Holography, machine learning, and stochastic thermodynamics.

  • Inverse digital holography using conditional generative models

    While holograms constitute powerful optical instruments, it can be difficult to find a suitable hologram for a given task. For instance, in holographic optical tweezers, holograms are used to shape laser light that is then used to exert forces on microscopic particles. While there are numerous algorithms for finding holograms, few are geared towards producing small laser patterns with high accuracy. Here, I explore conditional generative models for phase-retrival in digital holography. Read the preprint.

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  • Faster-than-free-diffusion reaction rates - Optimising Kramers problem

    Kramers' theory provides a comprehensive framework for thermally-activated reactions. Crucially, it explains the Arrhenius-like scaling of reaction rates in the limit of high activation-energy barriers. Following theoretical predictions by my coauthors, I show experimentally that for certain barrier shapes, this scaling law is inverted. In other words, reaction rates may actually increase with increasing barrier height. In my experiments, I construct fine-tuned barriers using an automated holographic optical tweezers setup and measure the mean first-passage time of escape. Read the paper... or a commentary (open access).

  • Fick-Jacobs theory and entropic transport in microfluidic systems

    Microfluidic channels that vary in width provide a simple toy model for entropically-driven transport. Entropic forces cause Brownian transitions across constrictions to be shorter than across straight parts of a channel. Crucially, in microfluidic channels, the hydrodynamic friction a particle experiences depends on its proximity to obstructions. When this effect is accounted for, mean first-passage times adhere closely to Fick-Jacobs predictions, which are based on a free-energy that is marginalised along the lateral direction. More coming soon...

  • Experimental evidence of symmetry breaking of transition-path times

    Various first-passage times adhere to a fundamental inversion symmetry, which is related to microscopic reversibility. For instance, the mean time of escape from a 1D interval [a,b] when initialised in the centre, x0=(a+b)/2, is equivalent at both exits: a and b. Crucially, this remains so under the influence of a (constant) drift-force f(x)=f0. In our paper, we systematically explore this symmetry and demonstrate how it can break down on the meso- and molecular scale. We furthermore provide examples how this might be useful for analyzing molecular processes. Read the paper (open access).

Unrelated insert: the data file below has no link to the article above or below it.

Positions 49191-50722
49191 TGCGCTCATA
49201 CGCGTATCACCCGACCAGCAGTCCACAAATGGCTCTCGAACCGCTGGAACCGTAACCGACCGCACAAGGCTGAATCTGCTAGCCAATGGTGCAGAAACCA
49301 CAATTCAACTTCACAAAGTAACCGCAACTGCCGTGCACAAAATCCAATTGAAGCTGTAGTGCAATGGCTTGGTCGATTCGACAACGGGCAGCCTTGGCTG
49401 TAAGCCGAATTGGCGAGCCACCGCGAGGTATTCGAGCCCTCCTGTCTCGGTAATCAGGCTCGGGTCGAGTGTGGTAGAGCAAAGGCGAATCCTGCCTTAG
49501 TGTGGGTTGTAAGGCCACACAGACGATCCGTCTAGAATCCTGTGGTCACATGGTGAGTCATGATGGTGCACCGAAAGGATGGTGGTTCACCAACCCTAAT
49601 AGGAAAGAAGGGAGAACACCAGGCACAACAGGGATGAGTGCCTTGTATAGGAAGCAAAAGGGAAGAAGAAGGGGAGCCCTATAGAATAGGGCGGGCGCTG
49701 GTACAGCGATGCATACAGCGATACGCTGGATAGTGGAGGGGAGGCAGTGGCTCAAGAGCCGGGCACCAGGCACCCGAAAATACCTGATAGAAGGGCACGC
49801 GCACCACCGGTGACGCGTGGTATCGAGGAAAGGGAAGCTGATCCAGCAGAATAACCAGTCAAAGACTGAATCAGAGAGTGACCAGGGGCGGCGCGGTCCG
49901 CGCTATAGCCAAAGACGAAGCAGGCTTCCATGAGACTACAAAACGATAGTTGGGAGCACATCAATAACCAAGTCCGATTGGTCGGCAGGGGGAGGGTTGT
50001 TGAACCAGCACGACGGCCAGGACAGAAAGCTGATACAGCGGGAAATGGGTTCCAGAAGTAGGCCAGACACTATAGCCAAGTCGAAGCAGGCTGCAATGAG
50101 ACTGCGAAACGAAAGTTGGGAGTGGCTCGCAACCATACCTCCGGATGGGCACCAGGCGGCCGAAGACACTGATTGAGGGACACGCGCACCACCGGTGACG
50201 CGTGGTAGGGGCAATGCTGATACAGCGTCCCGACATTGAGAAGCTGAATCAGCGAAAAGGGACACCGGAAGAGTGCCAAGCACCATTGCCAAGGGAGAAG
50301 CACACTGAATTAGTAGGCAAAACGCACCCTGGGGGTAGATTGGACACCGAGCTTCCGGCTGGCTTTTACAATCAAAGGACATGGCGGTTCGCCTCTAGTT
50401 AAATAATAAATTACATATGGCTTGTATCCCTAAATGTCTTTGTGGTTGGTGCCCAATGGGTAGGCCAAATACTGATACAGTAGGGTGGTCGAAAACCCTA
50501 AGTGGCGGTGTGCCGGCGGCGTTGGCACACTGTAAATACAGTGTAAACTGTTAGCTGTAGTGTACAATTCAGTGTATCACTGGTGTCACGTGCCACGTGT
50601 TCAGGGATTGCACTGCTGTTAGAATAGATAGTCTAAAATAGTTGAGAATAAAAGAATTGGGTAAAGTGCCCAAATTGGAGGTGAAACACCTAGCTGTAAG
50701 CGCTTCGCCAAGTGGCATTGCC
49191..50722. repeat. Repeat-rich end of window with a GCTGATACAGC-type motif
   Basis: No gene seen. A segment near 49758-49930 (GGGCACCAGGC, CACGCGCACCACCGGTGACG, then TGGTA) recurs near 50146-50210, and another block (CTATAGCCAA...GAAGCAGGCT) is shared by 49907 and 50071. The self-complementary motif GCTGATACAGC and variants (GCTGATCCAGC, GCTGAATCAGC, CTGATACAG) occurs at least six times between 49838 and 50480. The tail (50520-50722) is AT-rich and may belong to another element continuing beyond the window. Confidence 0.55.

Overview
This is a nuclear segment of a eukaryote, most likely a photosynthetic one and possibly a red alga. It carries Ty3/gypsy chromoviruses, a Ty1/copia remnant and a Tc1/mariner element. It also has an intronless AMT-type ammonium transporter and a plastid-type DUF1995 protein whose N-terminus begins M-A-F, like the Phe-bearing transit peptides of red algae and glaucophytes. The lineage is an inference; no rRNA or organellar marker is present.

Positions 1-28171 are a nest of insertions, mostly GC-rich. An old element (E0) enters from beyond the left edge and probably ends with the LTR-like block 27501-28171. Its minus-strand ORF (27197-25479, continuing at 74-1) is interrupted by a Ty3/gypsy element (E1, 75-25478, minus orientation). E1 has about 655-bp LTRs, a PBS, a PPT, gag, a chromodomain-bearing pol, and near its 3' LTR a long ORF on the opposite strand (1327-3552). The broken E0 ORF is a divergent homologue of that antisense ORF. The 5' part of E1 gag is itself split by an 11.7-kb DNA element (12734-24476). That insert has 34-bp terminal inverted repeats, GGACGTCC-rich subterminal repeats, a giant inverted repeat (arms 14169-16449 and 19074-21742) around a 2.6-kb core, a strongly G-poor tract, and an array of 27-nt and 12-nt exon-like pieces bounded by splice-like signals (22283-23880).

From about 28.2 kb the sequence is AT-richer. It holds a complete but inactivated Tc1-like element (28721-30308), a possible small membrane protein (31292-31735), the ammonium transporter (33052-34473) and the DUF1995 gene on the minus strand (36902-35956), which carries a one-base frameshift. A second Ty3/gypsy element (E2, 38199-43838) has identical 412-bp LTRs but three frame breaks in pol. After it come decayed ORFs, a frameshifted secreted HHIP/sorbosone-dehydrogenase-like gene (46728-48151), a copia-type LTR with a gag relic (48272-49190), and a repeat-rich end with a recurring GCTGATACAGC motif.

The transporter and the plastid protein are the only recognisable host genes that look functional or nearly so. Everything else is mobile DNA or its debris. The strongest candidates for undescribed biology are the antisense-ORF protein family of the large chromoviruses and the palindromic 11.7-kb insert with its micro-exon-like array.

• Broken detailed balance and non-equilibrium dynamics in living systems

    Living systems operate far from thermodynamic equilibrium. Enzymatic activity can induce broken detailed balance at the molecular scale. This breakdown of detailed balance is crucial to achieve biological functions such as high-fidelity transcription and translation, sensing, adaptation, biochemical patterning, and force generation. While biological systems such as motor enzymes violate detailed balance at the molecular scale, it remains unclear how non-equilibrium dynamics [...] Read the review article (open access).

  • Broken detailed balance of filament dynamics in active networks

    Myosin motor proteins drive vigorous steady-state fluctuations in the actin cytoskeleton of cells. Endogenous embedded semiflexible filaments such as microtubules, or added filaments such as single-walled carbon nanotubes are used as novel tools to noninvasively track equilibrium and nonequilibrium fluctuations in such biopolymer networks. Here, we analytically calculate shape fluctuations of semiflexible probe filaments in a viscoelastic environment, driven out of equilibrium by motor activity. [...] Read the first ...
    ... or a more in-depth paper.

About Me

Jannes Gladrow

Research engineer at Microsoft Research Cambridge.

My Career

Microsoft Research Cambridge, UK

Research Engineer

Sep 2020
Software Development/Machine Learning

Microsoft Research Cambridge, UK

AI Resident

Sep 2019
Software Development/Machine Learning

University of Cambridge

PhD Studies (stochastic thermodynamics, optical tweezers, and machine learning)

Oct 2015 - Sep 2019
PhD Student

nanoTemper Technologies, Munich

R&D intership (rapid prototyping of measurement devices for protein characterisation)

Jun - Sep 2015
R&D Intern

Georg-August University Göttingen

M.Sc. in physics (minor in computer science). Thesis in non-equilibrium thermodynamics with Christoph Schmidt.

Sep 2013 - May 2015
Student and Tutor (quantum- and statistical mechanics)

École Normale Supérieure, Paris

Exchange year (M1, ICFP). Includes a 6-month lab programming internship (java, imageJ) at Institut Curie.

Sep 2012 - Jul 2013

Penn-State University, State College, PA, USA

Developed LEED correction algorithms in python.

Aug - Oct 2011
Research intern

Georg-August University Göttingen

B.Sc. in physics (minor in computer science). Thesis in theoretical neuroscience with Marc Timme.

Oct 2009 - Mar 2012

My Skills (self-assessment)